Careers > Students > Legal Scoop > Starting off on the Right Foot: Advice for Your Fall Semester from Junior Associates
12 Sep '17

Fall is here, and so is the start of law school. There are things you can do from your first through final years of law school to develop habits that will help you to be successful in your career after graduation. We asked a group of junior associates to think back to their law school days and provide advice that they would give to first-, second- and third-year students as they start the school year. See below for the highlights, and be sure to check this month's recommended reading, where we shared other resources you might find helpful.


  • Approach studying the same way you would a full-time job. Law school is different from undergrad in terms of studying, so establishing good habits early on can make a big difference in your overall performance. Create a schedule for yourself and try your best to stick to it while making adjustments as necessary. Be focused. Be organized!
  • Write class notes by hand, if you can. Many studies indicate that you can retain more information by writing it down. Then, go back and type your notes into your outline, and supplement them with additional information if you think you may have missed something. Seek out help if you have difficulty understanding a topic; and don't wait until the end of the semester. Concepts build on each other, so it is best to stay on top of things.
  • Get to know, and build relationships with, other students. The 2Ls and 3Ls are great resources. They can provide advice on navigating your first year and best practices for success, or they can serve as mentors. Your classmates can also be good study buddies or be part of a larger study group.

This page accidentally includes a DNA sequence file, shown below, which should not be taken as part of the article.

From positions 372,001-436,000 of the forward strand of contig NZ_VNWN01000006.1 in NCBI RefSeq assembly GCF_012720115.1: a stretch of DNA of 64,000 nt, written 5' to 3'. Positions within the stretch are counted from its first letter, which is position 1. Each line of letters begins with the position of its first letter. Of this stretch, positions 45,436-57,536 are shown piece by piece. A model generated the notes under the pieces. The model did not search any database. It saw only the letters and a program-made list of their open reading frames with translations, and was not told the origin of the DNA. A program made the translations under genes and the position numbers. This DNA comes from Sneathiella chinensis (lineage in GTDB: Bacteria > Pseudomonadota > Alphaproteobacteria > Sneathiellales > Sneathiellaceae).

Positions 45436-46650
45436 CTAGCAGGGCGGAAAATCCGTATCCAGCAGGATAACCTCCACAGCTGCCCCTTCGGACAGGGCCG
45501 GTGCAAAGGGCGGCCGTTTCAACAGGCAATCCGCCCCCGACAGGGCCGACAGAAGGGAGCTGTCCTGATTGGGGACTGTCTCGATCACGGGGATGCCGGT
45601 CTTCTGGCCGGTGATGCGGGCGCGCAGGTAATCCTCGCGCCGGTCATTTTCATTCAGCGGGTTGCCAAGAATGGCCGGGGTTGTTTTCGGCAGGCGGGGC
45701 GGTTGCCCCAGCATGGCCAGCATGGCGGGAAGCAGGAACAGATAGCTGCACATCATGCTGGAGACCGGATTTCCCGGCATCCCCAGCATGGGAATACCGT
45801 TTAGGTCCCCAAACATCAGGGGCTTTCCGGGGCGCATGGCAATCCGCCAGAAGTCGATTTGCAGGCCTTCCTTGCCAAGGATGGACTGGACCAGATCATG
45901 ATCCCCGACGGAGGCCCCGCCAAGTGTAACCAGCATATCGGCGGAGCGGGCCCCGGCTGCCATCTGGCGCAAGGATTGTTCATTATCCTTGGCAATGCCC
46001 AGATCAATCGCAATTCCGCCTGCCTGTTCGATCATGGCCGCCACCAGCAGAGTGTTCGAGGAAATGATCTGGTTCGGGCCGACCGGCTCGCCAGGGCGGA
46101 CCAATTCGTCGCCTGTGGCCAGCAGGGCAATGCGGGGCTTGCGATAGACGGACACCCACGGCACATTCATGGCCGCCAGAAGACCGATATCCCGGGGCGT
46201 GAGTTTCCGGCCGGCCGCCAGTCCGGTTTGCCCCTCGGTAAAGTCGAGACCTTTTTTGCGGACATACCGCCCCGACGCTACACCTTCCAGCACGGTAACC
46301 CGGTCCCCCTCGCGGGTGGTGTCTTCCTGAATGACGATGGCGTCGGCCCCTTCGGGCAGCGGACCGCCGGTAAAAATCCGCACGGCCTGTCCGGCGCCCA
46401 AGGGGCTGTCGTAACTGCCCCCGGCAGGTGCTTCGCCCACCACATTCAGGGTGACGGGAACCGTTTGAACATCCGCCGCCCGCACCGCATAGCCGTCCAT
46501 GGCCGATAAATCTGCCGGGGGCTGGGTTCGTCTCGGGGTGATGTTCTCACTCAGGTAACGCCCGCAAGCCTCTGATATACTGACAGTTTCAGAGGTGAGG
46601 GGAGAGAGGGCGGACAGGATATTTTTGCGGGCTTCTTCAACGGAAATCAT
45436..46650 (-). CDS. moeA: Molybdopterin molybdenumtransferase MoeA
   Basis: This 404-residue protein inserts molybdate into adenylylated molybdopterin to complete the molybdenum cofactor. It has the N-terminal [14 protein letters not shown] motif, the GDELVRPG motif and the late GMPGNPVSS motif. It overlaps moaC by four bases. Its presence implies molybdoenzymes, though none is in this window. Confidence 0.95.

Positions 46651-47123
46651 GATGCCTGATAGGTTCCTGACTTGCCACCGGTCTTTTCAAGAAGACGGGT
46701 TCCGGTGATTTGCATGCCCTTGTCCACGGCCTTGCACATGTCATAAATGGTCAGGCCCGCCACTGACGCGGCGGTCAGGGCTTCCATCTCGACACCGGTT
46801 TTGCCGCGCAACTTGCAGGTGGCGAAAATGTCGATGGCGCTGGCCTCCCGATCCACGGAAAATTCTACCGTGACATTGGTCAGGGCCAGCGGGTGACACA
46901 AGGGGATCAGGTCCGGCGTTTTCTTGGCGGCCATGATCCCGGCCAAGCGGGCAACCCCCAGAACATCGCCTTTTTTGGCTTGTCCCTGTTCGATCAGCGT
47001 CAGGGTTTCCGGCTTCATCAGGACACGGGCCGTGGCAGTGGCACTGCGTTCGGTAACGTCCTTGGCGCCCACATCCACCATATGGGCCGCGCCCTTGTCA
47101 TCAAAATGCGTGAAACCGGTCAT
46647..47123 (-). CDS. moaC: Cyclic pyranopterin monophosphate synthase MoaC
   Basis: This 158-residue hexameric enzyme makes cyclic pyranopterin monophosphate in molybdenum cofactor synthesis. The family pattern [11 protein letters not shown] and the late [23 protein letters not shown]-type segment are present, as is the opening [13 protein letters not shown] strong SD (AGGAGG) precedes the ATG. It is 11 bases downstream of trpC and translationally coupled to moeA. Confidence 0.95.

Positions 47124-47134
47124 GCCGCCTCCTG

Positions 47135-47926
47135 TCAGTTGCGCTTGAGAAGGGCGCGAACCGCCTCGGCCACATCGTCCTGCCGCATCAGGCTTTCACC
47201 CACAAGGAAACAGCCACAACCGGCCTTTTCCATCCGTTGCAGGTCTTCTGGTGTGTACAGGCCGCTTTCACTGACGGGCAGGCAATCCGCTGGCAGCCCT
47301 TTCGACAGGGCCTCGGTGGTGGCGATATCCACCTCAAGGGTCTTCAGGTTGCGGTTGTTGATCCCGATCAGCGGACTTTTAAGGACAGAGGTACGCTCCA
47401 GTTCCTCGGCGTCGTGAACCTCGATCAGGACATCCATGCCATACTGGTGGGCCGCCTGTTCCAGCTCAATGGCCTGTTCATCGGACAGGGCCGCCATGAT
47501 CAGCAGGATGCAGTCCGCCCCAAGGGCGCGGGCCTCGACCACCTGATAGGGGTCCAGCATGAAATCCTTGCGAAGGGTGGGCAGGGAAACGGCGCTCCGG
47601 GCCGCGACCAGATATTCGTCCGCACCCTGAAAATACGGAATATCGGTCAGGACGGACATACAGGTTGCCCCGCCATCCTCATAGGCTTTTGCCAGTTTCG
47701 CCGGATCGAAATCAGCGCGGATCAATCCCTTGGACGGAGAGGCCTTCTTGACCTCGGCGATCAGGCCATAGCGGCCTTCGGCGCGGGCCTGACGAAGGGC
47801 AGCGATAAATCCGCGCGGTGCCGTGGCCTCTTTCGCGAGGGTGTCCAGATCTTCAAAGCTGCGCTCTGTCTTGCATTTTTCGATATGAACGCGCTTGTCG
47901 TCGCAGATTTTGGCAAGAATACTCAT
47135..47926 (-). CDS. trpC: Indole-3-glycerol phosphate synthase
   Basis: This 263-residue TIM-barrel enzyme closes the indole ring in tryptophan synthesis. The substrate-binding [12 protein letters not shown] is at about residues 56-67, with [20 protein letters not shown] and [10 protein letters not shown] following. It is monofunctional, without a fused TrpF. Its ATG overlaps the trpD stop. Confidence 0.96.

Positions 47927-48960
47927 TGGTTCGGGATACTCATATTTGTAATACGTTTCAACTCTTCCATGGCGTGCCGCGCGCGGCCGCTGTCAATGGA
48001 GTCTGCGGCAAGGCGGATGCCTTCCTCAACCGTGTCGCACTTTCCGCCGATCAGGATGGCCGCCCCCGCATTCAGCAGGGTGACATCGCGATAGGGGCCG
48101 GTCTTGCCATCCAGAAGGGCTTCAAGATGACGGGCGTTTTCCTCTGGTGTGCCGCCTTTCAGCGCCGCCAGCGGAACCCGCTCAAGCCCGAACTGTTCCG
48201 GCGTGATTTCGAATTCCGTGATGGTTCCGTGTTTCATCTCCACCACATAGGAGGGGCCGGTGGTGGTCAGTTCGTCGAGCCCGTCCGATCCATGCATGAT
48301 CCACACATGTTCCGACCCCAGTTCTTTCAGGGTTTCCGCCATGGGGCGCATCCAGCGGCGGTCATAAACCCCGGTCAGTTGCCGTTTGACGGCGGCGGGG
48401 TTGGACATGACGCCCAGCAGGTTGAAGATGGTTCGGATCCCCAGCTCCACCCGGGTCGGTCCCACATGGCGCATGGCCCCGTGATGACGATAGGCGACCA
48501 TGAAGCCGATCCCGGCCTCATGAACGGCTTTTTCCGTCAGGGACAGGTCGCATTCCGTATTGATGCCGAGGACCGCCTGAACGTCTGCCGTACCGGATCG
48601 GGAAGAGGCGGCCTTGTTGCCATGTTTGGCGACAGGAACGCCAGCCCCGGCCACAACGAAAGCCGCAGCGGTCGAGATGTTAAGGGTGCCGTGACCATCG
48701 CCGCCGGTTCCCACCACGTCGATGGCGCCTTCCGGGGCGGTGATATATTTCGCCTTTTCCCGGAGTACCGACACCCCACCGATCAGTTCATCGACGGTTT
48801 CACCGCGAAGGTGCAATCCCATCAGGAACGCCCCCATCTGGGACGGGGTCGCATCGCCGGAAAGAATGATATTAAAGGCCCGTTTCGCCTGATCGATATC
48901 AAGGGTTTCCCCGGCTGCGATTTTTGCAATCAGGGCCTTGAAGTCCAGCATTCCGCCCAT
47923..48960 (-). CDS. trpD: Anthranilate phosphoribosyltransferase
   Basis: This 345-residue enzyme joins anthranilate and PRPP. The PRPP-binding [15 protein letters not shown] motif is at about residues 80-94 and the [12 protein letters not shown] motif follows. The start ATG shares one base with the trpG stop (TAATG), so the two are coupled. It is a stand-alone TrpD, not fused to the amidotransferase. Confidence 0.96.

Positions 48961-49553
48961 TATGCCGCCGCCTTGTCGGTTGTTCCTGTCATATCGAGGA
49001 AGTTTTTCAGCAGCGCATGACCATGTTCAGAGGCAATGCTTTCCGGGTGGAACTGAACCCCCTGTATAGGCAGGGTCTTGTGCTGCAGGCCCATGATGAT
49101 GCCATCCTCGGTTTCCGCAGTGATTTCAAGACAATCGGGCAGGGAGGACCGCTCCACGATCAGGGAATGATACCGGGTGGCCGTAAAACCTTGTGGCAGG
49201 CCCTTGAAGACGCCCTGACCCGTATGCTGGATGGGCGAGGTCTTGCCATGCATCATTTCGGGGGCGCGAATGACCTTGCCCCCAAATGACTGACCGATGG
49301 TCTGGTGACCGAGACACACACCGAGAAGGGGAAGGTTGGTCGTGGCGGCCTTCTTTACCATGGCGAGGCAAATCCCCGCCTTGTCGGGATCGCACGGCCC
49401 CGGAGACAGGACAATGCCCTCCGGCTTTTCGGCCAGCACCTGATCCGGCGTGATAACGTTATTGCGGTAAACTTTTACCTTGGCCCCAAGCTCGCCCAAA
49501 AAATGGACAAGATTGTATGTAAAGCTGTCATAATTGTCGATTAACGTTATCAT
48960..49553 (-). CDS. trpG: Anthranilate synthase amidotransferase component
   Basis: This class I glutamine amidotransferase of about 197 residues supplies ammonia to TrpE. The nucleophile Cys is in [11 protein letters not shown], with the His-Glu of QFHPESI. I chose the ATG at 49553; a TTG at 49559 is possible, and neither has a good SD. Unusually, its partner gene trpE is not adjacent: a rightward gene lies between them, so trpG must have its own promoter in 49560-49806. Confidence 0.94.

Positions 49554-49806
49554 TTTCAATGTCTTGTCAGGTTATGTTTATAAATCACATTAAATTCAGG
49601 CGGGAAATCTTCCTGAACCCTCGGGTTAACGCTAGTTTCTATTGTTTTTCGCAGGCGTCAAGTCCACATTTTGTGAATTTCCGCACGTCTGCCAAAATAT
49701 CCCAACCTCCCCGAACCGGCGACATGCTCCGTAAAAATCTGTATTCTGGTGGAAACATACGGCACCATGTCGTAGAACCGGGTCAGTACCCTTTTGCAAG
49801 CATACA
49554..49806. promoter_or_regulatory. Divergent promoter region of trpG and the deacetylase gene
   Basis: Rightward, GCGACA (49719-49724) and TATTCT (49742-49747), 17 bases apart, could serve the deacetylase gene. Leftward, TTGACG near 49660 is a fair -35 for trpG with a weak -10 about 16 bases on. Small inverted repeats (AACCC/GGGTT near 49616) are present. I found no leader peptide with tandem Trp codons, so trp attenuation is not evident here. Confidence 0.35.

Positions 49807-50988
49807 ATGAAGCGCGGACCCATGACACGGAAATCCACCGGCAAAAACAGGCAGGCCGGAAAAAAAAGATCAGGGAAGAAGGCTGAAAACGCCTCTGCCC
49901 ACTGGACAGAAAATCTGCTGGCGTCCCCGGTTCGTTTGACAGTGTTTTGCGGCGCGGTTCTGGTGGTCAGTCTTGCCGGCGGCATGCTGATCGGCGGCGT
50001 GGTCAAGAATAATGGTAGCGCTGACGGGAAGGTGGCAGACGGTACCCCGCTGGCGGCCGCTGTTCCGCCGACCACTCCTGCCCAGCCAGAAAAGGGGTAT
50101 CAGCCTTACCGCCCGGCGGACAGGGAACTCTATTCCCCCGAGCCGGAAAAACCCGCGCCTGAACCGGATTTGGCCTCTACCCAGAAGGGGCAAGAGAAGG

• Go to networking events at the start of your law school career. Take advantage of opportunities, such as informational interviews and professor office hours. You never know when a chance encounter will lead to a mentor... or even an internship or a job!
  • Take time for yourself. Many students say that their first year is the hardest and that it is difficult to find time for themselves. Making sure that you do have a life will help, even if it is just grabbing a quick bite a couple of times a week with friends or going for a run.


  • Strengthen your organizational skills. Your 2L year can be a totally different experience from your 1L year. During your second year, you will have more opportunities to branch out into activities other than class while simultaneously looking for a job for the following summer. It can be challenging to manage everything on your plate, so be sure to develop a good method of keeping track of your schedule.
  • If you did well in your first year, do not lose your stride. Continue to keep good study habits, and stay focused. If you would like to see some improvement in your second year, push harder to see what you need to do in order to improve. Consider using tutors or other resources that the school offers.
  • Don't overdo extracurricular activities. Make sure that you are realistic in terms of other obligations that you may take on outside of your studies and that you are able to commit the time without neglecting your schoolwork.



  • Keep in touch with attorneys who practice law in the area in which you are most interested in working. If you interned at a law firm the previous summer, be sure to keep in contact with your mentors and other attorneys at the firm. Even if you did not intern anywhere prior to your third year, use your networking skills to reach out and meet attorneys.
  • Maintain your law school relationships and continue to grow your network. Many of the students you meet in law school may end up being future colleagues, or even clients, one day. The connections you make now will continue to evolve during your legal career.
  • Believe it or not, it is not too early to begin preparing for the bar exam. Consider taking a few classes that you think you would enjoy, but also a few classes on difficult topics that could help prep for the bar (i.e., commercial transactions or conflicts of law). Also think about taking opportunities to gain more practical experience. Consider clinics, externships and classes that offer real-world applications (i.e., business drafting).

The next year of law school will be one full of learning and growth, regardless of what stage you are in. We hope you keep this advice in mind to help you continue on your path to success!